Laidback School Policy Allows Lice-Infested Kids To Stay In The Classroom And Share The Wealth
In elementary school, I had lice twice. It was a moderately hellish experience, so trust me when I say I know what I’m talking about. I never, ever want either of my kids to get lice, if I can help it. Thank God I don’t live in Virginia, where schools have adopted a “lice free for all” policy.
Schools in Arlington, Virginia, have chosen not to send kids home if delightful lice have been found crawling around their little heads. According to the Slate article detailing the laissez-faire lice revolution:
No child will be sent home for lice or for nits. If a child has lice in her hair, the nurse will contact parents but send the child back to the classroom for the rest of the day. Parents are expected to treat the lice, but no one is checking in to enforce this expectation. No classes or groups will be screened for bugs. “No healthy child,” the policy reads, “should be excluded from or miss school because of head lice.”
To this I have to say a big NOPE. My lice experience in elementary school was annoying and truly tragic. I remember standing in the “lice line” as all of the kids in my class were given head checks with a plastic fork, a.k.a. a very advanced scientific tool used to detect stealthy lice.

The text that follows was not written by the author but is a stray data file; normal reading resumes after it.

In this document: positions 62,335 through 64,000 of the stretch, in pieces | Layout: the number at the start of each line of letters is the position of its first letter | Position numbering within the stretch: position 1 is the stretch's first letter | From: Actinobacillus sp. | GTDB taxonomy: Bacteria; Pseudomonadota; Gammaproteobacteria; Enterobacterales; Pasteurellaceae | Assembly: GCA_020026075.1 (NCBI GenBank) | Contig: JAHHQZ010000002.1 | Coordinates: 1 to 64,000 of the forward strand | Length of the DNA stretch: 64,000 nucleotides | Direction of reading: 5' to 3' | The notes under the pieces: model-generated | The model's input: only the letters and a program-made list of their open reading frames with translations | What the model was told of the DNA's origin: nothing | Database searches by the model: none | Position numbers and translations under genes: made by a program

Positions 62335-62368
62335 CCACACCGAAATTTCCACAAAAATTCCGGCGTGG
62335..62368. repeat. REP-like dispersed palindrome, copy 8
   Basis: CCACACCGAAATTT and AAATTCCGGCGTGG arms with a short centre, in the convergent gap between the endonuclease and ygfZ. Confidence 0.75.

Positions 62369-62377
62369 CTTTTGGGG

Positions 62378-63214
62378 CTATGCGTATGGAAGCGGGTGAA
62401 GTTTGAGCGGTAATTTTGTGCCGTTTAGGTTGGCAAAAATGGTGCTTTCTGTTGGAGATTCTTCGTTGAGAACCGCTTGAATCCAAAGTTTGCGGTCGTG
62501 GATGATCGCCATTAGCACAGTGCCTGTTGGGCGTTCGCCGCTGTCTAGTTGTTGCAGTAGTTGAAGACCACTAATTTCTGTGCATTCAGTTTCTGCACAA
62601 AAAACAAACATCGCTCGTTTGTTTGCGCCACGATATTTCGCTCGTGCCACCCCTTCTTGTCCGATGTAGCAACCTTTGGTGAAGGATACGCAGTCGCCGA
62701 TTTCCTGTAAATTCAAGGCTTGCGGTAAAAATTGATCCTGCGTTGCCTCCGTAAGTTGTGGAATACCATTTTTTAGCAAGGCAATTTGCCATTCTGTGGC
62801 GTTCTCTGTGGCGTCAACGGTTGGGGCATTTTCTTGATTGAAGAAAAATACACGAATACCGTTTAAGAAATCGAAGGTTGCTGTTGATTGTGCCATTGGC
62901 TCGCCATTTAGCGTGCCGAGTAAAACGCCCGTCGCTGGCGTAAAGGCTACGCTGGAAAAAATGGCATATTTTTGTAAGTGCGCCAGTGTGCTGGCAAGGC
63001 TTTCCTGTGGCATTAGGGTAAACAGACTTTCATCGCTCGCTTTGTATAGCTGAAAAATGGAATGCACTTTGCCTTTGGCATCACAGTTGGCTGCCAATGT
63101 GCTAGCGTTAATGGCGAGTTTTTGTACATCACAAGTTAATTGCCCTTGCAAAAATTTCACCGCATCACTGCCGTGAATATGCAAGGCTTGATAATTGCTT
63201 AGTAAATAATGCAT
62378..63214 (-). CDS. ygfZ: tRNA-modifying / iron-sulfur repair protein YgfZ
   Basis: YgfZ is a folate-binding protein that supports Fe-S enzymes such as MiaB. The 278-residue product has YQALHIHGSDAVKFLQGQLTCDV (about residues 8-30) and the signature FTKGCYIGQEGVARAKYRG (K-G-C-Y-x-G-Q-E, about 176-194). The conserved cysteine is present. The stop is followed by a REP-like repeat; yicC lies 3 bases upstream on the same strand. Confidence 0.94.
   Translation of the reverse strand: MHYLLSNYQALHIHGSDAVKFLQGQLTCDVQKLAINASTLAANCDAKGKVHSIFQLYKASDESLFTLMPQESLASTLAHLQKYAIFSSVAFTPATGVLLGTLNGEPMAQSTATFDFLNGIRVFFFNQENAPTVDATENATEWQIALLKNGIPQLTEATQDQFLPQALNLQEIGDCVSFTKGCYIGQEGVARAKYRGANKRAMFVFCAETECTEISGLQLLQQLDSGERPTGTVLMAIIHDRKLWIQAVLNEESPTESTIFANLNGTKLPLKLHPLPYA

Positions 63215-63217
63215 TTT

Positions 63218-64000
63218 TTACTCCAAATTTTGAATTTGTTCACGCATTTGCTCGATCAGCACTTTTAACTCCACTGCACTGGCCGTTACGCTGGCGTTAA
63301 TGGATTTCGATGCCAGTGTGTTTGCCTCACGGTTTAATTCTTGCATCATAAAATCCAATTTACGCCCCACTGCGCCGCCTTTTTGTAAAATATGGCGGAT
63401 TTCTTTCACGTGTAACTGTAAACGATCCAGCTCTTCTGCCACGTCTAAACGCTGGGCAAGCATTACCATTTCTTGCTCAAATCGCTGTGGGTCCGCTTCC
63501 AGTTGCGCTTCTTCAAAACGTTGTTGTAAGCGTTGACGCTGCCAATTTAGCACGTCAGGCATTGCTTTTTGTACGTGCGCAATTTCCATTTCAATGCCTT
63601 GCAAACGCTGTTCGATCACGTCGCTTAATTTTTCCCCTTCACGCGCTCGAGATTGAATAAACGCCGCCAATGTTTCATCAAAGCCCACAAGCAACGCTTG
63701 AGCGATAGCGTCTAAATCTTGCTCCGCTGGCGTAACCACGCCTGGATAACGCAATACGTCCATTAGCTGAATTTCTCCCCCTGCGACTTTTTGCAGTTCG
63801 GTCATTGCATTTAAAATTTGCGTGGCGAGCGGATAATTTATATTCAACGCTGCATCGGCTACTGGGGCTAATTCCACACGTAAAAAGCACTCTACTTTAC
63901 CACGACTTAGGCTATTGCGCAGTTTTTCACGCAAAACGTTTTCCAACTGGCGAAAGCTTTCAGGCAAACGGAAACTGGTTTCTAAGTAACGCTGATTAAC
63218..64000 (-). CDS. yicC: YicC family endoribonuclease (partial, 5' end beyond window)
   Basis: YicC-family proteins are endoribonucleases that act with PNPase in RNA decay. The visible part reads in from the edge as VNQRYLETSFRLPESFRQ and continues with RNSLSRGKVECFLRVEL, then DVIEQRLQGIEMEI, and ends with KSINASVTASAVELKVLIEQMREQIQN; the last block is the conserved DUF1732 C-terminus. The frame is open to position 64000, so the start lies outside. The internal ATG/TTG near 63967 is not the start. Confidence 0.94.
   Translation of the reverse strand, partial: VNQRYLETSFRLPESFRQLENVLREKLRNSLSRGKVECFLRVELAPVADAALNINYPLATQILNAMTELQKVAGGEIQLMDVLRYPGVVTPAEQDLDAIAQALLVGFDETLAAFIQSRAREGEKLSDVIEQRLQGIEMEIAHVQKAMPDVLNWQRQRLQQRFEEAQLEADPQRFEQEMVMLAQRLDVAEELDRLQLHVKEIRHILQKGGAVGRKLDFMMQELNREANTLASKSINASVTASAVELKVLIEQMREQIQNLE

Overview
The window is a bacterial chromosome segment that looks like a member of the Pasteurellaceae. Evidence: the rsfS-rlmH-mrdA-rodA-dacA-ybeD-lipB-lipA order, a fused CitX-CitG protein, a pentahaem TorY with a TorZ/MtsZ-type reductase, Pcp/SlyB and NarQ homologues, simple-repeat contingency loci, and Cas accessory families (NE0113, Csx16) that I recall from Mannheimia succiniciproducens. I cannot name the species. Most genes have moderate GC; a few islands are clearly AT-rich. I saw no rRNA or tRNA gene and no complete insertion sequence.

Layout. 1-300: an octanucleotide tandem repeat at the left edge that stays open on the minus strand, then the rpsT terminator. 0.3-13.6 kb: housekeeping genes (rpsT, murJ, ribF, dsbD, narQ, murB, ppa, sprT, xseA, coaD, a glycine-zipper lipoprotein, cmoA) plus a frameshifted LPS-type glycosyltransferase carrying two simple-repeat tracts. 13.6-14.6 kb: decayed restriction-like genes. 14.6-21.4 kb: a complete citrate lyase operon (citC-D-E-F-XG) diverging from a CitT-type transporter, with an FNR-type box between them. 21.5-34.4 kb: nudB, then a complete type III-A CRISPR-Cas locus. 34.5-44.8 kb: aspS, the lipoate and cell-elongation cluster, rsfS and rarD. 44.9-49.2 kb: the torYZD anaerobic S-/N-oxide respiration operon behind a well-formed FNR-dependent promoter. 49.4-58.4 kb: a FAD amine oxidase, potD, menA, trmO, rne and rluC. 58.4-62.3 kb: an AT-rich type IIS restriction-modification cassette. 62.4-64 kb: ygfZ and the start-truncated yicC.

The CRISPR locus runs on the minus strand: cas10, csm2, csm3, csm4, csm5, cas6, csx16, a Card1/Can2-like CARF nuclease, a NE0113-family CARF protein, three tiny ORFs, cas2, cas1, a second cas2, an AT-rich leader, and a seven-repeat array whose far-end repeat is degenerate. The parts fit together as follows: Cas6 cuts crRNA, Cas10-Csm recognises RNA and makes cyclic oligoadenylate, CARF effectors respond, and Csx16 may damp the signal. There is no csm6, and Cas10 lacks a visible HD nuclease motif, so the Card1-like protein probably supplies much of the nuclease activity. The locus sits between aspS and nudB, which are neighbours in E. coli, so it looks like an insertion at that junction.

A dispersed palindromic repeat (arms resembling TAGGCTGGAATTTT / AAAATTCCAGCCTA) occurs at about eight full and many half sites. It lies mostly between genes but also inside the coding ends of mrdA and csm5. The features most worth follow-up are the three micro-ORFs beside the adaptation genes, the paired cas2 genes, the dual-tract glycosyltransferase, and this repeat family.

I was so very ashamed when I was found to be The Carrier (even though I blame the entire thing on my younger brother and sister because they had lice too). Immediately, my entire licey family was sent home and quarantined with mass quantities of Quell shampoo. The next few days were spent fighting with my mom as she combed through my curly hair with a tiny lice comb and whining about how all of my friends were going to judge me for my lice problem.
But wait—lice may be coming to a school near you. Arlington’s lice policy is supported by the American Academy of Pediatrics and the National Association of School Nurses for schools all over the country. Apparently, lice don’t pose a legitimate health threat; they are just a disgusting public annoyance.
Supporters of the pro-lice brigade say that a “no-nit policy” prior to school readmission doesn’t make medical or scientific sense. As a “carrier,” I think it makes perfect hygienic sense, but that’s just me. I would prefer my child to be sent home for a full-scale lice extraction than to sit sadly in the back of the class. I would also prefer my child not to get lice from other licey kids milling about at school who haven’t been quarantined yet.
(Image: Elizabeth Hoffmann/Shutterstock)